Leading in two Georgia races, Democrats on verge of Senate control

Meanwhile, Congress is now ready to formally recognize Biden victory

Democrats lead in both Georgia Senate races with more votes still to be tallied. Congress will count electoral votes today, and ratify Joe Biden’s win. Democrats grow tired of evidence-free GOP claims of election fraud. This is "Regular Order" for January 6, 2021.

DID THE GOP LIGHTS GO OUT IN GEORGIA? Democrats went to bed after midnight dreaming of a double win in Georgia, as Raphael Warnock declared victory over Sen. Kelly Loeffler (R-GA) in one race, while Jon Ossoff held a short lead in a very tight race with ex-Sen. David Perdue (R-GA). More votes will trickle in today from areas that likely favor Democrats around Atlanta and Savannah, as Republican control of the U.S. Senate is in serious jeopardy.

  • HISTORY FROM GEORGIA. Ignoring the obvious headline of Democrats possibly taking control of the Senate, a Warnock victory would make him the first black U.S. Senator from Georgia. Warnock ran about 20,000 votes ahead of Ossoff, as Loeffler did the worst of the four Senate candidates. Again - a double Democratic victory would put them in charge of the Senate on January 20.

COUNTING THE ELECTORAL VOTES. On Capitol Hill, the Georgia vote will certainly be a major story line today. But so will the end of the 2020 race for President, as the electoral votes are formally counted. All of today's activities are governed by the Electoral Count Act of 1887, 3 USC §15. Here's what to look for this afternoon (and maybe well into the night) in the Joint Session of Congress which begins at 1 pm.

  • Republicans are expected to formally challenge the results of the race for President in at least three states: Arizona, Georgia, and Pennsylvania.

  • An objection is needed from both a House member and a Senator to an individual state. When that formal objection occurs, then the House and Senate meet separately to debate for up to two hours, followed by a vote.

  • Each of those breaks would probably last longer, maybe in the 3-4 hour range.

  • In 2017, it took lawmakers only 41 minutes to count the electoral votes showing Donald Trump was the winner. In 2013, it was just 23 minutes.

  • How long does today's Joint Session go? That will depend on how many states have a joint House/Senate objection.

  • No matter what, Joe Biden will be the winner.

REPUBLICANS WILL NOT BE UNIFIED. Dozens of House Republicans are ready to heed President Trump's call to have a public showdown today over the electoral votes in the race for the White House. But the GOP won’t be united by any means - and it shows in some of the jabs being thrown by Republican lawmakers.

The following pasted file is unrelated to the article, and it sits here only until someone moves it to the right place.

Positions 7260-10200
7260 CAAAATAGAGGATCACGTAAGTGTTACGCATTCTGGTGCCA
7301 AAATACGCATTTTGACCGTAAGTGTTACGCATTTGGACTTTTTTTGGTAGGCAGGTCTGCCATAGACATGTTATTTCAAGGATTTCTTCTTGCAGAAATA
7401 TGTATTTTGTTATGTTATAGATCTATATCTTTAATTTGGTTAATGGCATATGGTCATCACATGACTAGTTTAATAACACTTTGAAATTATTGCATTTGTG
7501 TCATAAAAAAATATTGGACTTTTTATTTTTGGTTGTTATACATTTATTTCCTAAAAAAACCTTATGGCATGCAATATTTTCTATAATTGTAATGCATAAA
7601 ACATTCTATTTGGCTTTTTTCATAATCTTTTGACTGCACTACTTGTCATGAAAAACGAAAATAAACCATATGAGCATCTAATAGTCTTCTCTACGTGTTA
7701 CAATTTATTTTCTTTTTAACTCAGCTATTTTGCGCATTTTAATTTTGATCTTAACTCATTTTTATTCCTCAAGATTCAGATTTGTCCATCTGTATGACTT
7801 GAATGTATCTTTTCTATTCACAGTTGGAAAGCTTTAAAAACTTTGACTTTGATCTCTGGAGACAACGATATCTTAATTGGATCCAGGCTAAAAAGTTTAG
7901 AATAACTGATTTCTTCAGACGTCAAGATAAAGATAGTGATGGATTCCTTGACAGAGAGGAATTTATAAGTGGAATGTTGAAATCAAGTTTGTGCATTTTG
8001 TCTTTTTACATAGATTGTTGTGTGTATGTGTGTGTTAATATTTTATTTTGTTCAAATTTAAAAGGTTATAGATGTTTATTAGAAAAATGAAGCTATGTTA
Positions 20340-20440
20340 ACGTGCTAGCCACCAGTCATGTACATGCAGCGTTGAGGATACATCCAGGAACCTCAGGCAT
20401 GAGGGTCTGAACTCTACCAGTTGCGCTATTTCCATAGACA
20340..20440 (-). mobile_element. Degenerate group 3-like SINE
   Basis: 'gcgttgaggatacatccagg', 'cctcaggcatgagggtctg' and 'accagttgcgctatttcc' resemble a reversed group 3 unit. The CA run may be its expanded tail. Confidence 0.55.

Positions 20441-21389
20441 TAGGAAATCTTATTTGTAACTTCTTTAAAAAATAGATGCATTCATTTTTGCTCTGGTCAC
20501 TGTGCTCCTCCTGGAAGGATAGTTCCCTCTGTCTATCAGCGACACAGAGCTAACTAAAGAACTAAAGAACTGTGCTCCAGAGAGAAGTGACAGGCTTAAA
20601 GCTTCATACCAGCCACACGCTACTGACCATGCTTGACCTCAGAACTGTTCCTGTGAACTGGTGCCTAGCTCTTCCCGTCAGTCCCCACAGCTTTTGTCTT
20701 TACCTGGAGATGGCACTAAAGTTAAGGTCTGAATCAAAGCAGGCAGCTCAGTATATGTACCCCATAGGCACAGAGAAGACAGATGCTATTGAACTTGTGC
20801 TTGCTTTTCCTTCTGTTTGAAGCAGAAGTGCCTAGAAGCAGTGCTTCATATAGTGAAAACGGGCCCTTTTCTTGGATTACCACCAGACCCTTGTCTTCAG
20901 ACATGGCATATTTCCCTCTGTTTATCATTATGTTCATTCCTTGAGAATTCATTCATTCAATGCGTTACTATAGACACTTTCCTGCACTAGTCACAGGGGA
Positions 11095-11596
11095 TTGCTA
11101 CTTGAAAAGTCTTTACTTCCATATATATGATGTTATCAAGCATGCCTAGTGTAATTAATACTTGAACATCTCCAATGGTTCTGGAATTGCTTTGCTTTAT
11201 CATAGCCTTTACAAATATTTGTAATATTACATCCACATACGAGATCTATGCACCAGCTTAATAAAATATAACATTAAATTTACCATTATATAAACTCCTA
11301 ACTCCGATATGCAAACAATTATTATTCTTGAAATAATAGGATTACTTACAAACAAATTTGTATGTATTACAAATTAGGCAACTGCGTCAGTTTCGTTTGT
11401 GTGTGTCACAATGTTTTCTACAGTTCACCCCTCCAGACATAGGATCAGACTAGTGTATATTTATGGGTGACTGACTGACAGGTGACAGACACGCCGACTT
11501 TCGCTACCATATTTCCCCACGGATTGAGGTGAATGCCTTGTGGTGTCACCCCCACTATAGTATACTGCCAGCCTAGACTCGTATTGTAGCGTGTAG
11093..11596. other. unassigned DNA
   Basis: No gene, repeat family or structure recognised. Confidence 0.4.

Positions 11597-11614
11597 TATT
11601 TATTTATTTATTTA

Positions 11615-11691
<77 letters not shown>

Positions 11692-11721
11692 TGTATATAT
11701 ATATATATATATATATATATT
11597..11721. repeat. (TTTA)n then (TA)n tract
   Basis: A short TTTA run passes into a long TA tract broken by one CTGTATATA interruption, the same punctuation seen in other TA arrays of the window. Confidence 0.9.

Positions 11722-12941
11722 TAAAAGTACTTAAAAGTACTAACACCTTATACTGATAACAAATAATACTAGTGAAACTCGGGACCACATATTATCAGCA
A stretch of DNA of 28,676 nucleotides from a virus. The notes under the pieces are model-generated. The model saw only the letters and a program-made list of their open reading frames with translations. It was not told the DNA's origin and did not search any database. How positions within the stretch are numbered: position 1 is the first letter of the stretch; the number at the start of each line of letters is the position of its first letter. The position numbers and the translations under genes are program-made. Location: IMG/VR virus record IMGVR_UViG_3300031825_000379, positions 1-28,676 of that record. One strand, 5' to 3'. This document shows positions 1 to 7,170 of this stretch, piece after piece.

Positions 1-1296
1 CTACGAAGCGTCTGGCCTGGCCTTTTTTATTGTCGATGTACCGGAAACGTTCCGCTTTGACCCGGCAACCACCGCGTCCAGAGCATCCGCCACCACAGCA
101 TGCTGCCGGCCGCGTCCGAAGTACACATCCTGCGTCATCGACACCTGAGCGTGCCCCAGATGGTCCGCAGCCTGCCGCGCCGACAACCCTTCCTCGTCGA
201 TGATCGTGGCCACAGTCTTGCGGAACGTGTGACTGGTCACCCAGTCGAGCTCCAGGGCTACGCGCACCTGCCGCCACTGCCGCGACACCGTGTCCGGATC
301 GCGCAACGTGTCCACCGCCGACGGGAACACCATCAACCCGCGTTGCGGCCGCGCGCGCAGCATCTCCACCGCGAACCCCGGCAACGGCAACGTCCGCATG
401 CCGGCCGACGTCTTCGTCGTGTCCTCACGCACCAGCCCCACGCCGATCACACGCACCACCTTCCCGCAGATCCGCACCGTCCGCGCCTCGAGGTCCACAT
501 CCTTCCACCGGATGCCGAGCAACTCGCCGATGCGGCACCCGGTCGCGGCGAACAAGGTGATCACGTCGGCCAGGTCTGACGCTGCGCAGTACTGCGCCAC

One of the states President Trump has complained about is Michigan. But if you talk to GOP lawmakers from Michigan - they say there was absolutely no evidence of election fraud - and they won't be supporting any effort to challenge their state's electors. Rep. Fred Upton (R-MI).

WHAT ABOUT THE VICE PRESIDENT? President Trump has made clear that he would like to get some help from Vice President Mike Pence today. "The Vice President has the power to reject fraudulently chosen electors," the President tweeted falsely on Tuesday. Let's be clear - Pence's role over this Joint Session of Congress is ceremonial. He has no legal authority to reject electors chosen by the states.

CONGRESS - 2020 ELECTIONS. It's clear that Democrats are fed up with evidence-free accusations of election fraud from the GOP. Rep. Brendan Boyle (D-PA) filed a resolution this week asking the House Ethics Committee to investigate any lawmaker who made 'false written allegations' about fraud in the 2020 elections.

  • HOUSE ELECTION REVIEW. Meanwhile, more moderate Democrats called for a special review of U.S. House elections in Arizona, Georgia, Michigan, Nevada, Pennsylvania, and Wisconsin. They argue if Republicans truly believe the race for President was tainted by fraud in those states - then the elections for House and Senate on the same ballot should be questioned as well.

HOUSE OKAYS BIPARTISAN BILLS. You mainly hear about political battling on Capitol Hill. But the House on Tuesday approved five bipartisan bills, getting a quick legislative start for the 117th Congress. The measures covered government cloud computing, more transparency on federal spending requests, recordkeeping and settlement agreements, new rules about the firing of Inspectors General, and a correction to the recent Omnibus funding bill.

ANOTHER POST-VACCINE POSITIVE. A second Texas Republican has tested positive for the Coronavirus - after getting a first vaccination shot. Rep. Kevin Brady (R-TX) said Tuesday night that he received his shot back on December 18, and had a negative virus test on New Year's Day. He joins Rep. Kay Granger (R-TX).

THE MUSE OF HISTORY. Normally, the Joint Session to count electoral votes is ceremonial. But in 2005, some Democrats raised questions about voting issues in Ohio, where President George W. Bush won over Sen. John Kerry (D-MA). Unlike Republicans in 2021 with President Trump, most Democrats in 2005 wanted nothing to do with an official electoral vote challenge. "I am not joining their protest of the Ohio electors," Kerry said, as the Senate voted 74-1 against the Ohio objection. Only Sen. Barbara Boxer (D-CA) voted in favor of the challenge. The House rejected the Ohio challenge on a vote of 267-31.


House meets at 12 noon.

Senate meets at 12:30 pm.

The Joint Session begins at 1 pm.

President Trump is in Washington.

Follow me on Twitter @jamiedupree

Email me at jamiedupree@substack.com

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